2 Inspiration

To become a data curator, you do not need to be a data scientist, a statistician, or a data engineer. We are looking for professionals, researchers, or citizen scientists who are interested in data and its visualisation and its potential to form the basis of informed business or policy decisions and to provide scientific or legal evidence. Our ideal curators share a passion for data-driven evidence or visualisations and have a strong, subjective idea about the data that would inform them in their work.

2.1 We need data

2.1.1 No Data is Available: This Scientist Stung Himself With Dozens Of Insects Because No One Else Would

The Schmidt Pain Index, as its informally known, runs from 1-4. The common honey bee serves as its anchor point, a solid 2. At the top end of the scale lie the bullet ant and the tarantula hawk (which is neither a tarantula nor a hawk; it’s a wasp). Watch the video with Dr. Schmidt, and listen to the whole interview here. ⏯ This Scientist Stung Himself With Dozens Of Insects Because No One Else Would.

2.1.2 Nobody Counted Them Before: Big Data Is Saving This Little Bird

“We need to improve conservation by improving wildlife monitoring. Counting plants and animals is really tricky business.” ⏯ Big Data Is Saving This Little Bird

2.2 From Datasets and Files to Living Web Resoures {web-30}

2.2.1 Web 3.0

2.3 Remain Critical: Ethical Data, Trustworthy AI

Sometimes we put our hands on data that looks like a unique starting point to create a new indicator. But our indicator will be flawed if the original dataset is flawed. And it can be flawed in many ways, most likely that some important aspect of the information was omitted, or the data is autoselected, for example, under-sampling women, people of colour, or observations from small or less developed countries.

2.3.1 Machine Learning from Bad Data: Weapons of Math Destruction, Algorithms of Oppression

Cathy O’Neil: ⏯ Weapons of math destruction, which O’Neil are mathematical models or algorithms that claim to quantify important traits: teacher quality, recidivism risk, creditworthiness but have harmful outcomes and often reinforce inequality, keeping the poor poor and the rich rich. They have three things in common: opacity, scale, and damage. https://blogs.scientificamerican.com/roots-of-unity/review-weapons-of-math-destruction/](https://blogs.scientificamerican.com/roots-of-unity/review-weapons-of-math-destruction/)

In ⏯ Algorithms of Oppression, Safiya Umoja Noble challenges the idea that search engines like Google offer an equal playing field for all forms of ideas, identities, and activities. Data discrimination is a real social problem; Noble argues that the combination of private interests in promoting certain sites, along with the monopoly status of a relatively small number of Internet search engines, leads to a biased set of search algorithms that privilege whiteness and discriminate against people of colour, especially women of colour.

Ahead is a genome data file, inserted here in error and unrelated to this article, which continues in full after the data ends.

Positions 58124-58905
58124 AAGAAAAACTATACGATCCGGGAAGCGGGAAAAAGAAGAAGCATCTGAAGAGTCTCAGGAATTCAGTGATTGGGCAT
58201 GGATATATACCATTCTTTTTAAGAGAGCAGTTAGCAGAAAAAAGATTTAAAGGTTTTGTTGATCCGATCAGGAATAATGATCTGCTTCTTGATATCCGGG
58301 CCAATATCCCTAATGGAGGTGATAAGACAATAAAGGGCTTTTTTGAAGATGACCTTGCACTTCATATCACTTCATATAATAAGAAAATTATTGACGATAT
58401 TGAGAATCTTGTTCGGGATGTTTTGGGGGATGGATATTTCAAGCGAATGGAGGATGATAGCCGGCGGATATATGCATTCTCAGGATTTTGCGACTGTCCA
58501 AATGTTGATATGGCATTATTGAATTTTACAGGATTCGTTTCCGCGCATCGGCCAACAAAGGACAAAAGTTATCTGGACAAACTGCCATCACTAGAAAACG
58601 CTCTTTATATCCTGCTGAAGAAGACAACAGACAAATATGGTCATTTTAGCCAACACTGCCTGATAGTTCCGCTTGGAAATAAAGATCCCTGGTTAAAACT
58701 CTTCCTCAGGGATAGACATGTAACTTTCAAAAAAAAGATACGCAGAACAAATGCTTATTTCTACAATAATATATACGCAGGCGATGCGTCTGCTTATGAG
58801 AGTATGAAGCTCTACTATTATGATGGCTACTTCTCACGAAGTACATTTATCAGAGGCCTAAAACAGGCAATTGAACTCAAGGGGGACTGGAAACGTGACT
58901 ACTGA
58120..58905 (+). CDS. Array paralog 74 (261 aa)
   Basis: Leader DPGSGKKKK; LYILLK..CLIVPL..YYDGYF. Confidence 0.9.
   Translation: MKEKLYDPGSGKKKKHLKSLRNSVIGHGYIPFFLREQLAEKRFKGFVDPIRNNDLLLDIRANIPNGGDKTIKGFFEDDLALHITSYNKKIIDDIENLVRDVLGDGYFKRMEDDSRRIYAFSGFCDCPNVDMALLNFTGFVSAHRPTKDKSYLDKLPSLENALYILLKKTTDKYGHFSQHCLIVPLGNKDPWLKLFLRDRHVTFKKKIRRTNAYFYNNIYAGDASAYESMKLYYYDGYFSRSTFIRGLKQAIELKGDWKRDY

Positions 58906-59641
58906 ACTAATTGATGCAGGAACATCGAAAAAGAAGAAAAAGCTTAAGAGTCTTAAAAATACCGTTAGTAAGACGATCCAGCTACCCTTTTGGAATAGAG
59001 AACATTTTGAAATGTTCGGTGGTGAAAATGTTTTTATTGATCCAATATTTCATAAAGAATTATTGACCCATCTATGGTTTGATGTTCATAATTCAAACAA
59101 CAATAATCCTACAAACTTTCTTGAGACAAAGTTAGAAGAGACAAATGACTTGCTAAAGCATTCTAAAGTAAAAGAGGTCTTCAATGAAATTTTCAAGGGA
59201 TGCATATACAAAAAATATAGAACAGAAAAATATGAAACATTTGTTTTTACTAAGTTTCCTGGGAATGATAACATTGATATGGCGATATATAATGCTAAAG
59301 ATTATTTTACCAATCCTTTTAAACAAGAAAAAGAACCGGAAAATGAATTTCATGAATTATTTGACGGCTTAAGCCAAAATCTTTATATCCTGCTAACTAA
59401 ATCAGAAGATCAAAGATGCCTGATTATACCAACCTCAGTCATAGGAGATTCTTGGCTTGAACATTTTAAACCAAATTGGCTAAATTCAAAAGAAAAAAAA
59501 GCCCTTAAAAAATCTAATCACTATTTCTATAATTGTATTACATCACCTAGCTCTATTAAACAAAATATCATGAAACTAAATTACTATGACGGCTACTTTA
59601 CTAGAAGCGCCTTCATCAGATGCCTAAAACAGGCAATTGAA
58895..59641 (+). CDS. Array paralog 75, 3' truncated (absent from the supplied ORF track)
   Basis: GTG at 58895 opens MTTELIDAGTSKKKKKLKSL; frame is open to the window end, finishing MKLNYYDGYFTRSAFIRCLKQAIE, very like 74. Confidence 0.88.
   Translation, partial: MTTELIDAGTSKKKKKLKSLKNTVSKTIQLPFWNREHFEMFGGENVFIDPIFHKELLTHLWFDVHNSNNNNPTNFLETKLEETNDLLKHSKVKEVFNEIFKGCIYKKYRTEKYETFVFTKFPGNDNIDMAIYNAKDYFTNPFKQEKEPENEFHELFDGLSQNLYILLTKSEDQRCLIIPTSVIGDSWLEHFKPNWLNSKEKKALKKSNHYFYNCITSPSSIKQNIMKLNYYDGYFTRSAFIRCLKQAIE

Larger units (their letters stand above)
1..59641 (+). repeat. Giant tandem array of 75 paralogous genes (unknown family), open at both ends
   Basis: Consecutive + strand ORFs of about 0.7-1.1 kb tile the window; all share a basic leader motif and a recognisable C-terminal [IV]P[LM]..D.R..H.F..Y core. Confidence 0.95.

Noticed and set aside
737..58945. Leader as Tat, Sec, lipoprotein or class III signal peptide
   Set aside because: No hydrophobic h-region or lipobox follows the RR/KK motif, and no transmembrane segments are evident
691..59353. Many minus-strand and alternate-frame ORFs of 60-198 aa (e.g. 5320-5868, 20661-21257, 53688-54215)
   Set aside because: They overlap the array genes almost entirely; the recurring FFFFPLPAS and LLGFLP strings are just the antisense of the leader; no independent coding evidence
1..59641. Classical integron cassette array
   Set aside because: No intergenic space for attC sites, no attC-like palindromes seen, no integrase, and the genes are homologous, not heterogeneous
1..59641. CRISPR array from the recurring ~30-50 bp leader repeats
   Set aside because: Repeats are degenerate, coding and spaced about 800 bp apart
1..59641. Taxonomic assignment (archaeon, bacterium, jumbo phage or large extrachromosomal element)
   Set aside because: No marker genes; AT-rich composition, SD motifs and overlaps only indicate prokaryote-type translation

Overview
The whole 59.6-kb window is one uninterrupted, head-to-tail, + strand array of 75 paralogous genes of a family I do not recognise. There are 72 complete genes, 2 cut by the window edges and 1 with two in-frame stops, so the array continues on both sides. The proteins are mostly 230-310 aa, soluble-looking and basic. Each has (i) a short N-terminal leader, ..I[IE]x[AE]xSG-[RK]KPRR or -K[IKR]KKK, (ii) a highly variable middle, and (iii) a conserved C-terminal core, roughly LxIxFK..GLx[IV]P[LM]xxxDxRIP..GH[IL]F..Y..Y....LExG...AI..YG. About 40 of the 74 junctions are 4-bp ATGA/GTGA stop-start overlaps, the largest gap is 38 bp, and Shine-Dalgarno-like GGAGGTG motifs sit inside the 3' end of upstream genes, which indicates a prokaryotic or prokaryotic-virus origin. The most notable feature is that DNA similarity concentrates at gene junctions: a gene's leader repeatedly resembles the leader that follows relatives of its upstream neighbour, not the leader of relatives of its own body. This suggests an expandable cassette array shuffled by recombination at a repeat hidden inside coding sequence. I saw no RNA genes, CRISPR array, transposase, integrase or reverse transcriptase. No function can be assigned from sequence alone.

2.3.2 Big Data Creates Inequalities: Data Feminism

Catherine D’Ignazio and Lauren F. Klein: ⏯ Data Feminism. This is a much-celebrated book and with a good reason. It views AI and data problems from a feminist point of view, but the examples and the toolbox can be easily imagined for small-country biases, racial, ethnic, or small enterprise problems. A very good introduction to the injustice of big data and the fight for a fairer use of data, and how bad data collection practices through garbage in-garbage out lead to misleading information or even misinformation.

2.3.3 Bad Data collection Used for Modeling: Why The Bronx Burned

Why The Bronx Burned. Between 1970 and 1980, seven census tracts in the Bronx lost more than 97 percent of their buildings to fire and abandonment. In his book ⏯ The Fires, Joe Flood blames the misguided “best and brightest” effort by New York City to increase government efficiency. With the help of the Rand Corp., the city tried to measure fire response times, identify redundancies in service, and close or re-allocate fire stations accordingly. What resulted, though, was a perfect storm of bad data: The methodology was flawed, the analysis was rife with biases, and the results were interpreted in a way that stacked the deck against poorer neighbourhoods. The slower response times allowed smaller fires to rage uncontrolled in the city’s most vulnerable communities. Listen to the podcast here.

2.3.4 Bad Incentives Are Blocking Better Science

Bad Incentives Are Blocking Better Science “There’s a difference between an answer and a result. But all the incentives are pointing toward telling you that as soon as you get a result, you stop.” After the deluge of retractions, the stories of fraudsters, the false positives, and the high-profile failures to replicate landmark studies, some people have begun to ask: “⏯ Is science broken?”. Listen to the pdocast [⏯Science is Hard] tttps://podcasts.apple.com/us/podcast/10-science-is-hard/id1011406983?i=1000391467935)

2.4 Reality Check

2.4.1 Looking Behind Data: Moving to America’s Worst Place to Live

Christopher Ingraham wrote ⏯ a quick blog post for The Washington Post about an obscure USDA data set called the natural amenities index, which attempts to quantify the natural beauty of different parts of the country. He described the rankings, noted the counties at the top and bottom, hit publish and did not think much of it. Almost immediately, he started to hear from the residents of northern Minnesota, who were not very happy that Chris had written, “The absolute worst place to live in America is (drumroll, please) … Red Lake County, Minn.” He could not have been more wrong … a year later he moved to Red Lake County with his family.